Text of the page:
BlobFest – Beware of The Blob!

The Blob

Every year, the Colonial Theatre in Phoenixville, Pennsylvania holds Blobfest. The Blob (1958) was made in and around Phoenixville. The scene in the film where they run terrified out of the theater was filmed at the Colonial Theater.

Blobfest

The 14th Annual Blobfest (July 12th-14th, 2013) will focus on bugs this year. Friday night Colonial will be showing The Blob, after which the audience will run out screaming in a re-enactment of the movie. This event sells out almost immediately every year so buy tickets early. The Runout can be watched from outside at 9 p.m. Keith Almoney, who played little Danny in the film, will be on hand for autographs.

Blobfest

Saturday afternoon will be a double feature of The Blob and Them!. All day on Saturday, Phoenixville will have a street fair, including a fire extinguisher parade and costume contest. Saturday night will be The Blob and Tarantula. Sunday afternoon will be The Blob and The Deadly Mantis.

Blobfest

The Blob

The Blob is currently available on Amazon Prime.

The Blob (1958) – Not Rated

“Two teenagers, after noticing a shooting star fall to earth, come upon a man howling with pain from a mass attached to his arm where the meteorite fell. The blob continues to grow, killing many, until the teenagers discover a way to stop it.”

I have to mention that The Blob is a complete ripoff of X, The Unknown and The Quatermass Xperiment. It steals a lot from both movies (and to be fair X steals from Quatermass as well). I have to mention it because out of the three, The Blob is the one that is remembered.

The Quatermass Xperiment (1955) is an early Hammer horror movie about a manned rocket that returns to Earth. Two of the astronauts are dead but the third is undergoing a metamorphosis into a blob-like crature. It is adapted from a BBC serial and stars American actor Brian Donlevy as Professor Quatermass.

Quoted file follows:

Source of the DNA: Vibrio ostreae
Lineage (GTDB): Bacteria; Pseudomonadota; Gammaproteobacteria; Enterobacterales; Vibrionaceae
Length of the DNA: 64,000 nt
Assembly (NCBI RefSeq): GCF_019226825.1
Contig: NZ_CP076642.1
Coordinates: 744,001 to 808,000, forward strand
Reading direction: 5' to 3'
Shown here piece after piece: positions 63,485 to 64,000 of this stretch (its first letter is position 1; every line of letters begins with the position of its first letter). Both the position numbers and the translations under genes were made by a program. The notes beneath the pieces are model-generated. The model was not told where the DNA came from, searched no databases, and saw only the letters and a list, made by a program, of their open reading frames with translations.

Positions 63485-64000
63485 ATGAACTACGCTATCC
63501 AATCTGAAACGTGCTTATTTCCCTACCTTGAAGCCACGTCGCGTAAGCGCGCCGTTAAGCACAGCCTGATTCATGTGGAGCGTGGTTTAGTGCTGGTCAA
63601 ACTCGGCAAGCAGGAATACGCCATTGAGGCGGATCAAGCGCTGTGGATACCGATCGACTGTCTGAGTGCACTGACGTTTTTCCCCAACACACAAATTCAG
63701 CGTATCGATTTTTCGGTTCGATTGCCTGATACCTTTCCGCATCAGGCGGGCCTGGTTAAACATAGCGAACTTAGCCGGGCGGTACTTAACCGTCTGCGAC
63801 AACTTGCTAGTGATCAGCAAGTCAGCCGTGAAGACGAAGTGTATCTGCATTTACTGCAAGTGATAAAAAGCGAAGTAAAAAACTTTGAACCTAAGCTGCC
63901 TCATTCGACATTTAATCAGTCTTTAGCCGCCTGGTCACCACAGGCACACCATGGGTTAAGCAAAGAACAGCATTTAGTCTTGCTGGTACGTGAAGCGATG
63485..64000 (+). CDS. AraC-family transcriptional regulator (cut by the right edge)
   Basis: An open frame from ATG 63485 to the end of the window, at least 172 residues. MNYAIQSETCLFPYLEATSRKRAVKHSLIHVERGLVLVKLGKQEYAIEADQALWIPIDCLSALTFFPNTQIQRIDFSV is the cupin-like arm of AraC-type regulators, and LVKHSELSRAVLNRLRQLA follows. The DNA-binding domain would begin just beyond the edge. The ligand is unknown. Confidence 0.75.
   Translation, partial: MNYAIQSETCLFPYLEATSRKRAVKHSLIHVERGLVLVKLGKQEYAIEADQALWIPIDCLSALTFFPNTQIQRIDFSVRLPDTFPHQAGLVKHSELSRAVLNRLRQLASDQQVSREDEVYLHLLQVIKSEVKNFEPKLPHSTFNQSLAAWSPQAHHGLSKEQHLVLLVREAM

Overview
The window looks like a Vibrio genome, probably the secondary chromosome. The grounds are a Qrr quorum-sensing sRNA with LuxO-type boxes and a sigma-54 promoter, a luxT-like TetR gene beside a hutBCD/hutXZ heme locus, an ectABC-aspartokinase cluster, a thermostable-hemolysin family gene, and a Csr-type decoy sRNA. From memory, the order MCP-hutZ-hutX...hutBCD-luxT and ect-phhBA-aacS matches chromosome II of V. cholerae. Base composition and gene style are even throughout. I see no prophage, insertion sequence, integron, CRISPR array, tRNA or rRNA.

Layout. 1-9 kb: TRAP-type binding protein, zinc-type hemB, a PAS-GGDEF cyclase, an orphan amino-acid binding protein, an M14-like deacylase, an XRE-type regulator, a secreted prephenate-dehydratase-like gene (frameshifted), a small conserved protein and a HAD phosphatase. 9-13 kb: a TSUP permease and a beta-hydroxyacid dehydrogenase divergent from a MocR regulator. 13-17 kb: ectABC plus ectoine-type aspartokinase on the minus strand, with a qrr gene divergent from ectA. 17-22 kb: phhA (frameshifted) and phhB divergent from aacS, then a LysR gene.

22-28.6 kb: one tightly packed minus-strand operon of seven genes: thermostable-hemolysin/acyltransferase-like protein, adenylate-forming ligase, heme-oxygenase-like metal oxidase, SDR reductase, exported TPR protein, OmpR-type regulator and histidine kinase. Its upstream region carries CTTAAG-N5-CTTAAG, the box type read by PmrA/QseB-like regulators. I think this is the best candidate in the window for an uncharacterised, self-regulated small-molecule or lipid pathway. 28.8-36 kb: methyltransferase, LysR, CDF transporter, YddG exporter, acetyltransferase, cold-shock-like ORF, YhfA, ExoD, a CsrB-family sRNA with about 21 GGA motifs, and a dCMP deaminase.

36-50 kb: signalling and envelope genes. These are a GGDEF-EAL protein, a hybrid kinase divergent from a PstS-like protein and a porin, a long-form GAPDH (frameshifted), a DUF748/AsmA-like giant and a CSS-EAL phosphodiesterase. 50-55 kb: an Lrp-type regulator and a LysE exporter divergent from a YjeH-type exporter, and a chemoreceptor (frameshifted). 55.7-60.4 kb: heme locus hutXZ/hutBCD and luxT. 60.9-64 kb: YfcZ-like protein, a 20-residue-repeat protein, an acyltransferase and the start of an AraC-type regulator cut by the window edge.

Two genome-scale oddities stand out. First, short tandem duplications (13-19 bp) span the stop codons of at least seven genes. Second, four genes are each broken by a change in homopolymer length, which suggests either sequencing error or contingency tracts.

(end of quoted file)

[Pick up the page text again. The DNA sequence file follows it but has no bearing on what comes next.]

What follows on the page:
X the Unknown (1956) was hastily made by Hammer after the success of Quatermass. It deals with the British army and a few scientists led by Dr. Royston (Dean Jagger) fighting a radioactive blob-like creature in Scotland.

However in The Blob, instead of stodgy scientists discovering a gelatinous monster, we have a couple of cute young folk. The makers identified their target audience and also went a step further by making this in glorious color. Quatermass and X are in black and white. The Blob also has the now standard trope of having no one believe the teenagers (you know Steve McQueen, 28 and Aneta Corsaut, 25).

The opening tune sets the stage for The Blob. It is light, breezy and fun – co-written by Burt Bacharach. The whole tone of The Blob is fun. We then segue to the young couple watching shooting stars and wouldn’t you know it? One of the stars lands nearby.

Of course a large part of The Blob’s popularity comes from then unknown Steve McQueen (billed as Steven McQueen here). The Blob led to McQueen being cast in his star-making role in Wanted: Dead or Alive. McQueen is his charming, wise-cracking self here (with none of the toughness that would infuse his later performances).

Aneta Corsaut is the other half of our young couple but she doesn’t make nearly the impression that Steve does. She went directly from this into television. Her biggest role was as Helen Crump on The Andy Griffith Show.

The rest of the cast doesn’t matter much. All of the other characters are only in it for a few minutes. In a style that would later become de rigeur, most of the older adults refuse to take our heroes seriously and commit many mistakes. The other generation are just squares, daddy-o. They even throw in a teenage crowd-pleasing scene where they have to break into the school.

The effects are nicely handled and The Blob looks positively creepy. There is a nice combination of silicone (for the monster) and miniatures. The theater scene is especially fun. The movie playing is Daughter of Horror (aka Dementia) and yes that is Publishers Clearing House magnate Ed McMahon doing the voiceover. Unfortunately the effects do not hold up as well later in the film.

Repeat-itis: In the only movie he ever directed, actor Larry Hagman made a seldom seen sequel entitled Beware the Blob! (also known as Son of Blob – 1972). Beware the Blob! is pretty much a train wreck.

A gory (gorier?) remake of The Blob arrived in 1988. Kevin Dillon was no Steve McQueen but the remake is fun. Stephen King pays homage to the meteorite discovery scene in his segment of Creepshow.